After 30 years of autocracy’s demise, democracy still remains a distant dream



To the question, “how democracy is faring in Bangladesh”, a ruling party’s answer has always been “we are a global example” and that of the opposition “we are the pits”. Since we have had the same ruling party in power for the last 12 years at a stretch, the narrative of democracy’s success has been unrelenting, and whatever little voice the real opposition has been allowed, “we are the pits” story continues.

But what say “WE, the PEOPLE”? Well, to the extent we are allowed to or safely can.

One method of gauging democracy’s health would be to look at the institutions that embody it in a country like Bangladesh: the judiciary, the legislative and the executive branches of the state.

As for the judiciary, its battle for independence from the executive is best exemplified by the Greek mythology of Sisyphus who is forever condemned to roll a stone up a slope which, near the top, slips from his hand, and rolls down compelling him to start all over again.

Such has been the travail of our judiciary, taking steps forward through its judgements and suffering severe setbacks through executive chicanery and contrived entanglements. Appointment of judges and control over its budget remain the door through which the executive branch enters the world of judiciary and is able to exert substantial and, according to some, decisive influence.

A landmark event of 1999, popularly called the Masdar Hossain judgement passed by the Appellate Division gave a clear directive to the government to take all steps to ensure the judiciary’s independence from the executive. As can be expected, this gave birth to an epic tussle between the two, with bureaucratic notes thickening the files and drafts of laws climbing up and down the stairs of the various ministries and going back and forth from the secretariat and the Supreme Court offices, literally rivalling the mileage recorded by a famous Bangladeshi traveller, a former foreign minister.

All these activities, to paraphrase an expression of Shakespeare, was full of sound and fury signifying nothing, practically.

Even after endless extensions, hearings and a plethora of notices, the BNP government did not move on the issue. It took the caretaker government to establish the Judicial Services Commission in 2007. The present government is yet to finalise the service rules regarding promotion, posting and disciplinary action. On the contrary it has filed a Review Petition regarding the implementation of the Directives given in the Masdar Hossain judgement.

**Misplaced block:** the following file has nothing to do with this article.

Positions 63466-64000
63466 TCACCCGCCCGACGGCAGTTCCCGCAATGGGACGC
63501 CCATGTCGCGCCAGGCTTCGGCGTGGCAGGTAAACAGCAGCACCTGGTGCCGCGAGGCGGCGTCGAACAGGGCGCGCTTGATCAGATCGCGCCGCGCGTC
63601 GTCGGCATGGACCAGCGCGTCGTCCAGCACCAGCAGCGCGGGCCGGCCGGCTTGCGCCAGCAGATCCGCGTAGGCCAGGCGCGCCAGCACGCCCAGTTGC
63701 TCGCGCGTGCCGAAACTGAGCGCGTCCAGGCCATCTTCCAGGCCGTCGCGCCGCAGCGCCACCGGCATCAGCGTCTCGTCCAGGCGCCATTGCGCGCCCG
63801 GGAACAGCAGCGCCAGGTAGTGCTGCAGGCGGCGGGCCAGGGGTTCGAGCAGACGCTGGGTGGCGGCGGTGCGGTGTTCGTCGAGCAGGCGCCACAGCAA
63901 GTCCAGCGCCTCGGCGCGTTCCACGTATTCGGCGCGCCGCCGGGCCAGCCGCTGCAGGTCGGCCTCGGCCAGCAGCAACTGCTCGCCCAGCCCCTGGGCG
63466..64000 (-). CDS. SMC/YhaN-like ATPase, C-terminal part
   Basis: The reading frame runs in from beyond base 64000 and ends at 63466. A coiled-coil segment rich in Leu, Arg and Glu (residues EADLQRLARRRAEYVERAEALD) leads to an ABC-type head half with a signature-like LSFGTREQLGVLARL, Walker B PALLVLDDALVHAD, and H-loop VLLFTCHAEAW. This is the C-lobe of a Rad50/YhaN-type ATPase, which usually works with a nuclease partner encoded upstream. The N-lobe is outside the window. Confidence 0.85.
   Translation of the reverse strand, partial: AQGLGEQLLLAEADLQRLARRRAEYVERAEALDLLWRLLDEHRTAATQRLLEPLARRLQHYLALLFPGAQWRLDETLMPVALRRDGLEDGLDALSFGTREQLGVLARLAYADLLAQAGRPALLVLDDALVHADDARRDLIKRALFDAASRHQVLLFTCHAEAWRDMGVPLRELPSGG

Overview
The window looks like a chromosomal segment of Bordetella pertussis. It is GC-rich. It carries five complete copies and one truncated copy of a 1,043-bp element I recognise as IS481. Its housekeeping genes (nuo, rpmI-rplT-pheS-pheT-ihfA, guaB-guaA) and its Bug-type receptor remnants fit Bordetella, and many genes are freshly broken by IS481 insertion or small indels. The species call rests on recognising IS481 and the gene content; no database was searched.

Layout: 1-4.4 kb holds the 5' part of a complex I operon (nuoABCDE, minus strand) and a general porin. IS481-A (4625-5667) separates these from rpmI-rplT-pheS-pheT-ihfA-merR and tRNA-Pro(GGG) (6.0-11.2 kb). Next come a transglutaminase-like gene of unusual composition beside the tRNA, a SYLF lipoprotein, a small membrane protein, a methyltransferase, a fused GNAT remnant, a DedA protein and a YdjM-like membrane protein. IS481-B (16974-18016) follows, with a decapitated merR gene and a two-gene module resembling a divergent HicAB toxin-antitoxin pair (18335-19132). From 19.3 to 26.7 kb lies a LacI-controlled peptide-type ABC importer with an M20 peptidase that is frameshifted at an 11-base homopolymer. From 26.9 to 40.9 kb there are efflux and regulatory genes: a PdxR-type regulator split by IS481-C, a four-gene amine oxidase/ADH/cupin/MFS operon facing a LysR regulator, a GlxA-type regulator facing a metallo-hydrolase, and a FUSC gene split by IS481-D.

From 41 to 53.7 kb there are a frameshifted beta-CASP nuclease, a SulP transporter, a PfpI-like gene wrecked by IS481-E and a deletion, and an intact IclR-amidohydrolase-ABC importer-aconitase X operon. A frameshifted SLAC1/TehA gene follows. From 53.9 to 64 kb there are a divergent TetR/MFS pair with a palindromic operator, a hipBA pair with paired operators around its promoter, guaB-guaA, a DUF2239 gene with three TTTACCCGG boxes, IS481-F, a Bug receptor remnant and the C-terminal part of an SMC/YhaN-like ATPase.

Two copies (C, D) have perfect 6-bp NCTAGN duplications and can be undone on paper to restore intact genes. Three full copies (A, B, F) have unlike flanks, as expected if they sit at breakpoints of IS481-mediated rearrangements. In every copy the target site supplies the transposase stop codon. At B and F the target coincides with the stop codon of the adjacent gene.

Hence, till now—21 years after the original judgment—the service rules for the judicial officers concerned have not yet been finalised and, as such, bureaucratic control over judicial officials continue.

 As for the Supreme Court, articles 95(2)(c) of the Constitution contemplates enacting of a law for the qualification of judges for appointments. It has not yet been enacted. This lack of rules allows the government to have a big say in the appointment of judges.

Recently the legislative branch has been dragged into this time-old tussle between the executive and the judicial branches of the state by the 16th Amendment to the Constitution empowering the parliament to remove judges of the Supreme Court abolishing the provision of the Supreme Judicial Council which was empowered to perform this task. This amendment was later thrown out by the full bench of the Supreme Court creating tension between the highest court and the parliament and further clouding the path of judiciary’s independence.

To put it simply, the formation of an independent judiciary that guarantees all fundamental rights of all citizens, strengthens all institutions of accountability—like the Human Rights Commission, Anti-corruption Commission, etc.—throws out all repressive laws that curtail rights guaranteed by the Constitution, uphold vigorously all laws that guarantee and protect the basic rights of the people, further expand the fundamental freedoms that give pride of place to multiplicity of views is a work in progress with a far greater part of the road remaining untraversed compared to how much we have come. Perhaps, a metaphor for our democracy’s journey.